Mapua Dawn Chorus held an open day recently to kick off their backyard trapping. There’s already an extensive trapping network around the nearby Waimea estuary, but with funding from the Predator Free Communities programme the Mapua Dawn Chorus are extending into the township of Mapua.
The open day was on a Saturday when a lot of people were gathered to watch the local football match in the field beside the Community Hall. Unfortunately they also picked a day when a Pilates class was being held in the hall – so the Mapua Dawn Chorus volunteers found themselves outside in the cold with the soccer fans.
“It was a freezing cold day,” says volunteer coordinator Abby Boffa, “but we had lots of people coming through.”
When we spoke to Abby she was undeterred by the icy beginning and planning another open day for June.
Mapua Dawn Chorus has already had some keen helpers from Mapua School. They’ve been cleaning old trapping tunnels that were donated to the group after being in a shed for a couple of years and spray-painting on stencilled logos. It’s good fun for a good cause. The school has a strong environmental education programme and are keen to be involved.
“Mapua School is part of Tane’s Ark,” Abby explains. “They’ve been involved in the replanting and restoration programme for a number of years.”
Tane’s Ark is a joint initiative between the ‘Friends of Mapua Wetlands’ group and Mapua School to restore an area of Aranui Park adjacent to the Mapua Wetlands. As part of their school work, children learn about how to be ‘good kaitiaki’ and the role pest control plays in this.
“I’ve been and talked to classes about the types of traps we’re using,” says Abby. “I gave out chew cards and they made their own tracking tunnels. They wanted to know about the ‘biggest rat’ and the ‘weirdest’.”
There’s been good interest from the wider Mapua community too.
“A lot of people have been reporting rat issues,” says Abby. “I’ve personally caught two rats in five days. I got a Goodnature trap last August and I’ve taken at least 20 rats. The rats are caught in waves,” Abby adds. “I catch a few, then there is a gap for a few weeks.”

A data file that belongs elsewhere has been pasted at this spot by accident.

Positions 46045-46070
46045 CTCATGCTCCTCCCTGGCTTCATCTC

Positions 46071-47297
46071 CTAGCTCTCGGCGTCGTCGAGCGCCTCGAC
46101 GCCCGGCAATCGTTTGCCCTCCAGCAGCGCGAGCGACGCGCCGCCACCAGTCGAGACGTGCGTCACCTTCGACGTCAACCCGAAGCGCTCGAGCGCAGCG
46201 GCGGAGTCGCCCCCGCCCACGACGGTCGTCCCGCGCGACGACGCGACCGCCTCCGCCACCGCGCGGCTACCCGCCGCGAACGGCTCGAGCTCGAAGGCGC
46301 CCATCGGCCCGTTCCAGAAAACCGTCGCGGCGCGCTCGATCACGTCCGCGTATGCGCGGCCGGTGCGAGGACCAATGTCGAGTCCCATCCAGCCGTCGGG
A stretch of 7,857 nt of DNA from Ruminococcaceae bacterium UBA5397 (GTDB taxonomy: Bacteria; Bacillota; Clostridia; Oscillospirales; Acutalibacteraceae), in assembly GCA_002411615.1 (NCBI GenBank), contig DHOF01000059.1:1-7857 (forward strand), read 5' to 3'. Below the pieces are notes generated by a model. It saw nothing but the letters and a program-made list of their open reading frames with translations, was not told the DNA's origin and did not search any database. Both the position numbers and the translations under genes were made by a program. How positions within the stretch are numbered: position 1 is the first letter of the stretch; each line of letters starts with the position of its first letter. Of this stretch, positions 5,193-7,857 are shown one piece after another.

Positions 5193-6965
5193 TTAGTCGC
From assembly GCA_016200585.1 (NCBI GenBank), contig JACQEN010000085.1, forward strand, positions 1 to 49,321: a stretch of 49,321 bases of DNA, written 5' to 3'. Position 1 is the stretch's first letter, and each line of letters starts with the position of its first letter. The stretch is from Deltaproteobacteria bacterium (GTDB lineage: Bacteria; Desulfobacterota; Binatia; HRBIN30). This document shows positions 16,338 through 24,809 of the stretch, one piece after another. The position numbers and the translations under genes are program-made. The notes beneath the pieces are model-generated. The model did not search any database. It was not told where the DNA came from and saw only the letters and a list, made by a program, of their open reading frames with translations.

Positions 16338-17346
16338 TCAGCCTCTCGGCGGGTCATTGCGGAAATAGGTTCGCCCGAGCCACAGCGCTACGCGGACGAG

As more and more of the community take up rat-trapping, reinvasion of rats from neighbouring properties should noticeably decrease.
“At the open days people are generally interested in predator control,” says Abby. “At the first open day we sold 20 Goodnature A24 traps with orders for another six or seven and we’ve sold 35 Victor traps and tunnels.”
A follow-up to the open days is also planned.
“The next stage will be to approach households in areas where there is not much coverage,” says Abby.
Monitoring of results from the predator control programme is also on the agenda.
“In spring we plan to carry out bird surveys and we’ll also be doing chew card monitoring each quarter to see how heavily we’re hitting predators and whether we need more density of traps.”
There is a lot of birdlife around Mapua and Abby finds local people are generally keen to protect their birds. Some rather special birds have even achieved fame beyond Mapua’s boundaries.
“Hamish the white heron was famous,” says Abby. “He came to the area to winter over every year from the 1980s on. He had been coming for about 20 years and only stopped in 2011, presumably because of his old age. It made the news when Hamish didn’t come back.”
The town has a statue of a white heron on a wharf pile in memory of the well-loved bird who used to pinch bait from fishermen on the wharf. Tui, bellbirds and fantails are, however, the native birds more commonly seen in Mapua gardens. At the moment Mapua Dawn Chorus is primarily focussing on trapping rats in the urban area.
“If anyone is having issues with stoats or possums we’ll support them,” says Abby, “But they’re not a big issue in the urban environment.”
Mapping where traps are, is one of the next tasks on Abby’s agenda as part-time co-ordinator for the project.
“I’ll be looking at highlighting where traps are and what sort. I also need to find out what existing traps are already in the community,” she says. “I’ll use social networks like the Mapua Community Association to get in touch with people. We’re ideally aiming for traps in 1 in every 4 backyards. Once we know what’s out there, we can work out what gaps there are to plug.”
Support for the trapping programme is also coming from nearby Richmond.
“There’s a guy in Richmond, Don Sullivan who makes trap tunnels form corflute real estate sale signs,” says Abby. “You let him know you need some and he gives them away. He’s been doing it for about 10 years and gets about 3 tunnels out of every sign. It’s good to see the old signs used productively,” she adds.
Don ships his corflute tunnels all over New Zealand and has been a keen conservationist for many years. He estimates he’s made about 6000 trap tunnels in his Richmond basement.
From primary school pupils, to retired volunteers, all ages are coming together to battle rats and protect Mapua’s birdlife. Bringing communities like this together in a common cause – that’s what Kiwibank Predator Free Communities is all about. Well done Mapua – and thanks again, Kiwibank.